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August 24, 2021  | Updated: September 9, 2021

Category: Healthcare Industry, Physicians


  • Medical identity theft has financial and health consequences
  • Medical records are worth a lot of money on the dark web
  • Patients and healthcare providers can become victims of medical identity theft

Medical identity theft occurs when someone uses a person’s Social Security number, health insurance number and other personally identifiable information (PII) to receive healthcare services, prescription drugs or surgery. Medical identity theft can also occur when healthcare workers use PII to submit false bills to insurance companies.

The issue is a concern for patients, health care providers, and health plans, according to the Federal Trade Commission.

It is a lesser known type of fraud, yet medical identity theft can have serious financial consequences and impact the victim’s health and wellbeing. Unfortunately, it is like dealing with traditional identity theft and a medical ailment simultaneously.

A third way medical identity theft can occur is when hackers steal information from health insurance companies, medical facilities, and individual medical providers. Relative to a financial account, a person’s medical record is worth a lot more money than their credit card information, according to Experian.

How to Prevent Medical Identity Theft:

The best way to prevent medical identity theft is to keep your personally identifiable information secure and to quickly correct mistakes in your medical records as you would with a credit report. Medical identity theft can be a headache financially and physically. Similar to healthcare, prevention is the best approach to avoid becoming a medical identity theft victim.

Important Steps to Take:

  • Check your medical records like you would a credit report, at least once a year
  • Check your credit report for unpaid/incorrect medical bills
  • Never share PII or health insurance plan information with people outside of healthcare organizations
  • Never share personal information with companies offering free services or products related to healthcare
  • Continuously review notices from your health insurance company, physician, and pharmacy for strange activity
  • Enroll in a Medical Identity Theft Protection service
  • Request replacement cards and health insurance identification numbers if your information is ever lost or stolen
  • Never share PII on the phone or via email unless you can verify the other person is legitimate
  • Properly dispose of documents that have personal health information on them
  • If you are contacted by a collection agency, know your rights and request written confirmation of the services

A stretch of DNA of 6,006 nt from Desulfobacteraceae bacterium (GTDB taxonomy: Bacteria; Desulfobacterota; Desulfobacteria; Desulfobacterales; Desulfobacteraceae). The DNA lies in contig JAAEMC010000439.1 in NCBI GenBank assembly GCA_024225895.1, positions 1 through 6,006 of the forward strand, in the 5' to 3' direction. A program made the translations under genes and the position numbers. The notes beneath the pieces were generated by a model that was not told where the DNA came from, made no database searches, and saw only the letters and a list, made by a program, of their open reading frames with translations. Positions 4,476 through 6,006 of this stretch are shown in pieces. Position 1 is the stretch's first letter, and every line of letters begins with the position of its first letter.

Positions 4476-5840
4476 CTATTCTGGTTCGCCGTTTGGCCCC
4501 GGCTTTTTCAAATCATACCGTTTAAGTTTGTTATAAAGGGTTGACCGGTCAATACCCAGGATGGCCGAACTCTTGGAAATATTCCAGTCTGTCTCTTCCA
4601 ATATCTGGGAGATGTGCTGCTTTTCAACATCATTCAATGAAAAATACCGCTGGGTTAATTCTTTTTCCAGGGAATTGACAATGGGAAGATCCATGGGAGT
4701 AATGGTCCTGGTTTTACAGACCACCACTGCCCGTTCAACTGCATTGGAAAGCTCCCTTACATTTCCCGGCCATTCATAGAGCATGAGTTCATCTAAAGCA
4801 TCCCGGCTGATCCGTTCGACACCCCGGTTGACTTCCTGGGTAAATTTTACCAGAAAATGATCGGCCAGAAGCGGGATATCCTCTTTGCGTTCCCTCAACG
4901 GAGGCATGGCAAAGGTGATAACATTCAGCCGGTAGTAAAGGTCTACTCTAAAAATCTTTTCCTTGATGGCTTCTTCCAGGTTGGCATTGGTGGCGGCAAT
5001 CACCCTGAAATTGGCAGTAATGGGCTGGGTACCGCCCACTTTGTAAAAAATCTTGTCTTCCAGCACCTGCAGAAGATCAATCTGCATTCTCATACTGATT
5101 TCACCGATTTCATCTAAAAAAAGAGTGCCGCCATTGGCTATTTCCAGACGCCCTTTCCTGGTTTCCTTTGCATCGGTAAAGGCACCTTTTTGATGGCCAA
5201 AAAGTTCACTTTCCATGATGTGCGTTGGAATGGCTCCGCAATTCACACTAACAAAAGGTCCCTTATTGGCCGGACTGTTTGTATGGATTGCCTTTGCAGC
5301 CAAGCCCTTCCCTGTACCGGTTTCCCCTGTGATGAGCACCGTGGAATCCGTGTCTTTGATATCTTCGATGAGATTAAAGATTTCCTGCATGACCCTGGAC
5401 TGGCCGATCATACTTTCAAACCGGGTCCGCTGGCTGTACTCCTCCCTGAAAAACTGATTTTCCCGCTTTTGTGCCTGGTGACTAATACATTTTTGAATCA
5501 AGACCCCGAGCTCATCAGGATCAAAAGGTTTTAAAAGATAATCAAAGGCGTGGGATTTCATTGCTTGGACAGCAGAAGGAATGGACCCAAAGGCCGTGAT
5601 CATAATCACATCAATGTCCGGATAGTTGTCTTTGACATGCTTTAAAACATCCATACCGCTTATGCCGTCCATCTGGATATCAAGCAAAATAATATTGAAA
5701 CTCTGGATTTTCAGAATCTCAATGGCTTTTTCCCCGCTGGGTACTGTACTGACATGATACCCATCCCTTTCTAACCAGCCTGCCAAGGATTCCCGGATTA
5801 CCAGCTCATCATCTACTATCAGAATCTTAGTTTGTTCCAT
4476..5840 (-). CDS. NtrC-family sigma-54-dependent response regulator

• Maintain copies of medical records as proof of correct information
  • Utilize the same practices to avoid general identity theft such as strong passwords for medical accounts

How to Tell if You Are a Victim of Medical Identity Theft:

Similar to other forms of identity theft, it may be difficult to know your medical identity has been stolen until it is too late. There are several tell-tale signs people can be on the lookout for which may be an indication of medical identity theft:

  • Patients are billed for medical services they didn’t receive
  • Patients are contacted by a debt collector about medical debt they don’t owe
  • Patients see obscure medical collection notices on their credit report
  • Patients find incorrect office visits or treatments on their explanation of benefits (EOB)
  • Patients are told by their health insurance plan that they’ve reached their limit on benefits
  • Patients are denied insurance because their medical records show a condition they do not have

Important Information for Healthcare Providers:

If a patient believes they are a victim of medical identity theft, there are several important steps to take. To begin with, review the patient’s medical record for inconsistencies. If it appears that medical identity theft occurred, notify everyone who accessed the patient’s medical or billing records and have the incorrect information changed.

Healthcare providers must understand their obligations under the Fair Credit Reporting Act (FCRA). In the event that a patient supplies a healthcare provider with an identity theft report, the Act states that any debt associated with the theft may not be reported to any of the credit reporting companies.

Anytime a possible medical identity theft involves an individual healthcare provider, their facility, or a network, it is a good idea to review security policies and HIPAA Privacy and Security Rules. If a HIPAA Compliance Breach on the behalf of a healthcare facility resulted in a patient’s medical identity being stolen, the fines could be monstrous.

Healthcare is not the only industry subjected to massive data breaches. In August of 2021, out of the 160 data breaches reported, cell phone service provider topped the list. The T-Mobile data breach affected more than 50 million people and compromised Social Security numbers, driver’s licenses, phone numbers, and International Mobile Equipment Identities. All of these could be used to steal a person’s identity in some form or another. It is the second T-Mobile breach in 2021 and the third since December 2020.

Not too far behind T-Mobile is St. Joseph’s/Candler Health System, who suffered a ransomware attack that impacted 1.4 million patients and employees. The incident compromised personal medical information, financial information, and health insurance information–once again highlighting the importance of healthcare data security.

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